By Ameen Tabatabai, liver recipient

Closer Ameen Medals and SoundFor as long as I can remember, playing sports and staying active has been my lifestyle. When I was in elementary school, I played basketball all day, every day. I dribbled the basketball to school, shot hoops before the bell rang, played pick-up games at recess, dribbled the basketball home, went to practice in the evenings, and played in recreational league games on the weekends. I would finish my homework as soon as I got home so I that could watch the Sonics games with my brother. Then the next day, I would try new shots and lay-ups that I had seen Gary Payton perform the night before. I would even lace up in a brand new pair of Air Jordans every season. I was engulfed by basketball culture. As far as my family and friends knew, I was a healthy kid, energetic about being active.

Out of nowhere, I was suddenly diagnosed with liver disease at 10 years old. It was a complete shock. I now had to take medications and change my lifestyle. My doctors made it clear early on that I could no longer play basketball because of the contact. The one activity that I had so much love for was taken away from me. Any basketball dreams I had were over. At that point, I needed a place to channel all that energy. I put all my focus and work into academics. I realized this was something I could control. Physically, my liver disease was progressing and I felt there was not much I could do to improve my condition. So, studying and learning new subjects was an easy way for me to free my mind of my medical struggle. Instead of practicing the game of basketball, I started studying and reading books. My success in school is what kept me going and motivated. I could not manage basketball and liver disease, but school and liver disease was something I mastered and accepted.

Eventually, my health continued to decline and I had to take time off from school. Since I was diagnosed, I always dreaded the idea of needing a liver transplant. I was not only scared of the difficult surgery, but also worried about the restrictions it would place on my life afterwards. In 2010, I had no choice but to take that route. But, I accepted it and viewed liver transplant as another challenge I would conquer. I was confident that by completing what would be the hardest chapter of my life, I would open countless more doors. As I focused on my surgery, I would imagine my life after my transplant and rejoice at the possibility of one day living without limitations and in full health. That’s what pushed me. I wanted it because for so long, liver disease had held me back from being myself and fully enjoying this world. After a successful 11-hour surgery, I had a new liver. The recovery itself was another journey, but ultimately, liver transplantation changed me. I had a new perspective. I was ready to honor my donor’s gift by showing the world that everything and anything is achievable after a liver transplant. I now had a fire and passion in me that I had never felt before. I couldn’t wait to do more that I had ever imagined. I was motivated and focused.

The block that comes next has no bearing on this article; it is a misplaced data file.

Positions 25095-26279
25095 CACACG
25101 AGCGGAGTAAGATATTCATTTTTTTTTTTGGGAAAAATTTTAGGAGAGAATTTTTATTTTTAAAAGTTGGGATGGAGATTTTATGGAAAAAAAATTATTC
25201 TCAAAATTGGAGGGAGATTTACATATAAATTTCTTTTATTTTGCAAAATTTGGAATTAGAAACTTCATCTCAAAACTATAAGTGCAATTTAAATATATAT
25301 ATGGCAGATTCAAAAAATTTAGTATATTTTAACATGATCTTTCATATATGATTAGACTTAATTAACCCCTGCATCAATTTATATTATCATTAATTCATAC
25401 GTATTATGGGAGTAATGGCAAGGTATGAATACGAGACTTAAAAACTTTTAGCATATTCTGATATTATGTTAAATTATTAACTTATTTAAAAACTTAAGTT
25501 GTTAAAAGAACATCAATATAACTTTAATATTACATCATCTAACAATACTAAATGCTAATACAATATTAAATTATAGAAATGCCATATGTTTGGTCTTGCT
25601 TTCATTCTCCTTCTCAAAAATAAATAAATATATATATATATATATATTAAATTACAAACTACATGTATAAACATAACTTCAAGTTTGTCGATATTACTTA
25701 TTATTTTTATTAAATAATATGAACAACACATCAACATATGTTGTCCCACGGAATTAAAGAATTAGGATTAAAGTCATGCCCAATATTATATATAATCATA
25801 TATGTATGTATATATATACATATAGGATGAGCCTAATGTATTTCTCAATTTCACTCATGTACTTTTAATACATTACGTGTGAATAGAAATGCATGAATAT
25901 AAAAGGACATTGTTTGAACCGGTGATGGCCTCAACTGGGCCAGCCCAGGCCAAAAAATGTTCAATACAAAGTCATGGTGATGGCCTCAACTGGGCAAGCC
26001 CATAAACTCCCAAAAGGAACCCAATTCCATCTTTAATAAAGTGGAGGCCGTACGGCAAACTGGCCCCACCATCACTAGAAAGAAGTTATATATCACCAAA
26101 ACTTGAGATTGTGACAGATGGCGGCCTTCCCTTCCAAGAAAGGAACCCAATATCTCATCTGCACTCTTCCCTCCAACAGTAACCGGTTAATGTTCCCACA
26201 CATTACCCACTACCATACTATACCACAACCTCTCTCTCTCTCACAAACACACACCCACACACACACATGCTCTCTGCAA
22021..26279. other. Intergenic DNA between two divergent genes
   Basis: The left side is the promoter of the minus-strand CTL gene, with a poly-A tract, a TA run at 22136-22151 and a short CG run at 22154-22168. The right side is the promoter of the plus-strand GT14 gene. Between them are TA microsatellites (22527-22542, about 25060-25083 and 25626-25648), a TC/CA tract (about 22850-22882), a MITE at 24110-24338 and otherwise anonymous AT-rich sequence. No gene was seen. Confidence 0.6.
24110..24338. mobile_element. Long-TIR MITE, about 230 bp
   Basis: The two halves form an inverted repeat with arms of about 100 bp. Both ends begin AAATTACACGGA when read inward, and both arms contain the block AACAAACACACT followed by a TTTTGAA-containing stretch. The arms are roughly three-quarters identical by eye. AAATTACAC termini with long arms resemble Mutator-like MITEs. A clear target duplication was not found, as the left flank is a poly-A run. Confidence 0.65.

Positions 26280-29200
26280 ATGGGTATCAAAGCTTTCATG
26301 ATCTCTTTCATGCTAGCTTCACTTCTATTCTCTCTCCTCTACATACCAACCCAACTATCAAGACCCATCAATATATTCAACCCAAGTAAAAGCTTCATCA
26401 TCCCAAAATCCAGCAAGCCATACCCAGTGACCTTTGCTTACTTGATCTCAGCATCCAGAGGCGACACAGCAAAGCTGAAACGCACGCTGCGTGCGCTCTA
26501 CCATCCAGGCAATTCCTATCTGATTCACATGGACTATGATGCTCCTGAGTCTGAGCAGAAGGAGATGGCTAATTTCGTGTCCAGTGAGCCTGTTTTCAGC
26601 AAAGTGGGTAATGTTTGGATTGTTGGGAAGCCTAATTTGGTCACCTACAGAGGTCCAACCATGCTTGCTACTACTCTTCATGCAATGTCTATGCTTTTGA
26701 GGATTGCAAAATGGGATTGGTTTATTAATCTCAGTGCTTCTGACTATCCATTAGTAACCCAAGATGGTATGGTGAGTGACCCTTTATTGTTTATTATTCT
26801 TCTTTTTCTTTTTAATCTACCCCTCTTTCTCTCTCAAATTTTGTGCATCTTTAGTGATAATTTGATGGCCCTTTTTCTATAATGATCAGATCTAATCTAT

All these years, there was something missing in my life, and I did not realize what it was until liver transplantation gave it back to me. Shortly after my recovery, I eagerly joined UWMC Team Transplant. I was ready to increase my fitness level and gain the strength and physical health that I never had. At first when my confidence was low and my fear was high, Coach

Alysun Deckert pushed and encouraged me. She introduced me to all the inspiring transplant recipients that were runners and walkers on the team and gave me living proof that I could do it. With each mile and the support of my team, I gained more confidence. I was setting new records. I was reaching new heights and continually pushing myself to the next level because I could see the potential. Team Transplant helped me not only realize what my new body was capable of but also what I had been missing in my life for so long. I missed the active lifestyle I had when I played and competed in basketball. With the completion of each half marathon, I competed with myself, improved my time, and physically felt better than I ever had in my life. I’ll never forget the feeling of accomplishment when I crossed the finish line after my first half marathon. I looked up to the sky, pointed, and thanked my donor for the gift of life. After several more races, I was eager for more and nothing would stop me. I started lifting weights and training on a daily basis. I even stepped back on the basketball court. The life that I had always imagined was now real and full of the fitness I truly missed.

As I look ahead, I want to show everyone that it’s not about what your life throws at you, it’s about what you do with it and how you adapt. I hope to inspire not only transplant recipients but also other individuals that they should never let anything limit their achievements. Never be afraid of change. Liver transplant changed me. It allowed me to finally become myself and pursue the dreams and activities I’ve always desired.

Ameen recently completed his fifth half marathon since receiving his liver transplant in 2010 at the 2014 Seattle Rock n’ Roll Half Marathon.  To learn more about how a liver transplant works visit our Interactive Body on the Understanding Donation page.